What does it mean to be a creative? This year’s Adobe 99U Conference is an examination of “The Creative Self.” When we set about curating speakers, we looked to people taking an individualistic approach to their work and careers. Ahead of the event, we’re asking them how they nurture their own creative selves.
Nishat Akhtar is creative director at Instrument, serves as an adjunct professor at Portland State University, and maintains a thriving illustration and art practice. And while she makes balancing these roles look easy, she’s struggled internally with the homogeneity of many structured workplaces and the sameness that imbued so much of the industry. She talked to us about the turning point that came with realizing the importance of her contributions, and the one non-negotiable activity that clears space for effective design and leadership capabilities.
Q. When do you feel most purposeful?
A. There’s a triangulation of community, creativity, and education or mentorship where I feel my best. My roles as an artist, an educator, a creative manager, a collaborator, and even just as a friend get satisfied by these pillars and are the core reason I do any of this. I care about people, creativity fuels me, and am committed to a lifetime of learning. From hard life moments to working through creative blocks, the moments when conversations emulate finding sparkle in the dirt are my favorite. These are the times I exercise my two strongest and most inherent parts of self: curiosity and empathy. Letting both drive, along with experience and care, lead me into helpful moments of discovery with folks more often than you’d think. It’s that intentionality that enriches my life and work, by helping others in areas big and small.
Q. How would you describe your creative voice?
A. While it’s essential to leave flexibility for visual styles to evolve and change, a few evergreen adjectives that drive my creative work are illustrative, curious, playful, honest, and experimental. Add some old-school soul beats and we’re in business.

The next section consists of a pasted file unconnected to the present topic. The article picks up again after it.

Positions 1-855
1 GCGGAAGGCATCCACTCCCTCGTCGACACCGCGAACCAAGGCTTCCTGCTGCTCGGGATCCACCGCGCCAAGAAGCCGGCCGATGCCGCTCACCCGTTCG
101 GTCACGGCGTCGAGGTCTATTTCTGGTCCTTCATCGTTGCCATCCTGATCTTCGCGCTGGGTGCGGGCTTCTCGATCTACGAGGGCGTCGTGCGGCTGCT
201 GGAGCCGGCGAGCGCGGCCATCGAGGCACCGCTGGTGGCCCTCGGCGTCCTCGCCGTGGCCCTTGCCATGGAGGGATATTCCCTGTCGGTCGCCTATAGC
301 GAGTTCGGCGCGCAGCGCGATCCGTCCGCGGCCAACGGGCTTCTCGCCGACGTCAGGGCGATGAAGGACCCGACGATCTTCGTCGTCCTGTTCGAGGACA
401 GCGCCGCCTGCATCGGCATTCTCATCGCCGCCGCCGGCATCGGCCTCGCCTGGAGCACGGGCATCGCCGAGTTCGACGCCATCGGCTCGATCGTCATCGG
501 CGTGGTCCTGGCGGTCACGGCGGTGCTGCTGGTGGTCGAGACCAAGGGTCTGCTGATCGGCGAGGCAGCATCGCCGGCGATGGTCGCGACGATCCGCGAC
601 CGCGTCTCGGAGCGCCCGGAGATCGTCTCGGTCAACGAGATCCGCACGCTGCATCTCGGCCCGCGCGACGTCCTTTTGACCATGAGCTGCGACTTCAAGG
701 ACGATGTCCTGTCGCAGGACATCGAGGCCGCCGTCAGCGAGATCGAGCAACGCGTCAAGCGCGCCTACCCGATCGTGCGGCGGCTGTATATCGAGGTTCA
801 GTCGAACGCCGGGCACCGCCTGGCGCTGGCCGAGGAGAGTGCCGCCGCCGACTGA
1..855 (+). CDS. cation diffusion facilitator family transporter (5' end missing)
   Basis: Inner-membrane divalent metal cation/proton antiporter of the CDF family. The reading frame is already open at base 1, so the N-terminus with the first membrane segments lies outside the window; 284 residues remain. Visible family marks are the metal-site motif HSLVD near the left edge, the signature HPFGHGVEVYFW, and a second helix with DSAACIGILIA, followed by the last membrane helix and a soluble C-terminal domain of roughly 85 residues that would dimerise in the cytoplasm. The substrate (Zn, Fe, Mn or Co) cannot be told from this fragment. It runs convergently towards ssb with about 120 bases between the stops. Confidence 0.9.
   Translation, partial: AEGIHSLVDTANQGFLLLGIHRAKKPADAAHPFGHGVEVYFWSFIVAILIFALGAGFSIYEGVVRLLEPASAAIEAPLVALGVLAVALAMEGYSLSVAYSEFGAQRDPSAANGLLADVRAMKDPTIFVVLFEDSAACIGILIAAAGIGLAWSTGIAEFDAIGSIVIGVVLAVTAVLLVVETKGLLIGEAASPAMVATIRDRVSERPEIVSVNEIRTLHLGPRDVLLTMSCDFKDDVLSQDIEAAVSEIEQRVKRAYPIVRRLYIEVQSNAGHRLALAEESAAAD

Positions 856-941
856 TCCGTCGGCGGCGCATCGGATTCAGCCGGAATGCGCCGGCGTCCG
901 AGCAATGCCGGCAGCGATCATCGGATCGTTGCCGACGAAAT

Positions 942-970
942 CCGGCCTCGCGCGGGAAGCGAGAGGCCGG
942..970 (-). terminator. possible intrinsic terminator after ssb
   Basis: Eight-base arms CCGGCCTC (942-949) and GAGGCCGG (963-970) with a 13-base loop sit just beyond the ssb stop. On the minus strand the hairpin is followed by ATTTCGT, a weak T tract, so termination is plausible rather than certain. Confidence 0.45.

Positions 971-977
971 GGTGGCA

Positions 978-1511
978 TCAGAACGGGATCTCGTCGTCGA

Q. What are your most important work/life boundaries?
A. Work without life builds up a fog in my purview that makes it impossible to make decisions quickly and clearly—clear decision making is crucial to design or working with a team or clients. Playing sports is a reliable defogging process for my brain, and I’ve committed to playing soccer weekly. I never (or rarely) compromise showing up to those matches. I have accountability to my work, but I also have accountability to my sports teams. I keep the same level of respect for both. The best work/life tactical boundary I’ve established is limiting weekend work to Sundays only. This protects some downtime when you can’t have it all.
Q. What is your ideal creative environment? What are the circumstances that let you thrive and do your best work?
A. Give me a space to draw and write in a diverse culture and I’m happy. I find the best ingredients are intelligent, curious, creatively playful people along with space to quickly ideate (whiteboards, etc.) and abundant sunshine.
Q. Describe a creative breakthrough that’s had a lasting impact on how you think about your life and work.
A. Sameness doesn’t make the best work. I came onto a team a few years ago where my perspective was lovingly deemed “The Wildcard.” While that initial identification was distinctly othering, after some time of settling in, I realized the difference was an essential counterpoint to a homogenous sense of thinking that was merely replicating itself and ultimately closing a team off to a world of possibility. I understood that my contributions coming from a different point of view and background was of extreme value to the work and the team, too. This validated for myself all my experiences of not belonging—now I understand that difference is a value all its own.
Q. For this year’s 99U Conference, we have invented a menagerie of “creative specimens,” each with a unique personality. Which one do you identify with the most?
A. Sensitivo Empathis.
[Ed. Note: The Sensitivo Empathis is a highly empathetic member of the creative kingdom, with a canny ability to hear the needs and desires of other creatures.]
This year’s Adobe 99U Conference is going virtual and free to creatives worldwide: join us June 17 on Behance. Registration is now open at be.net/99u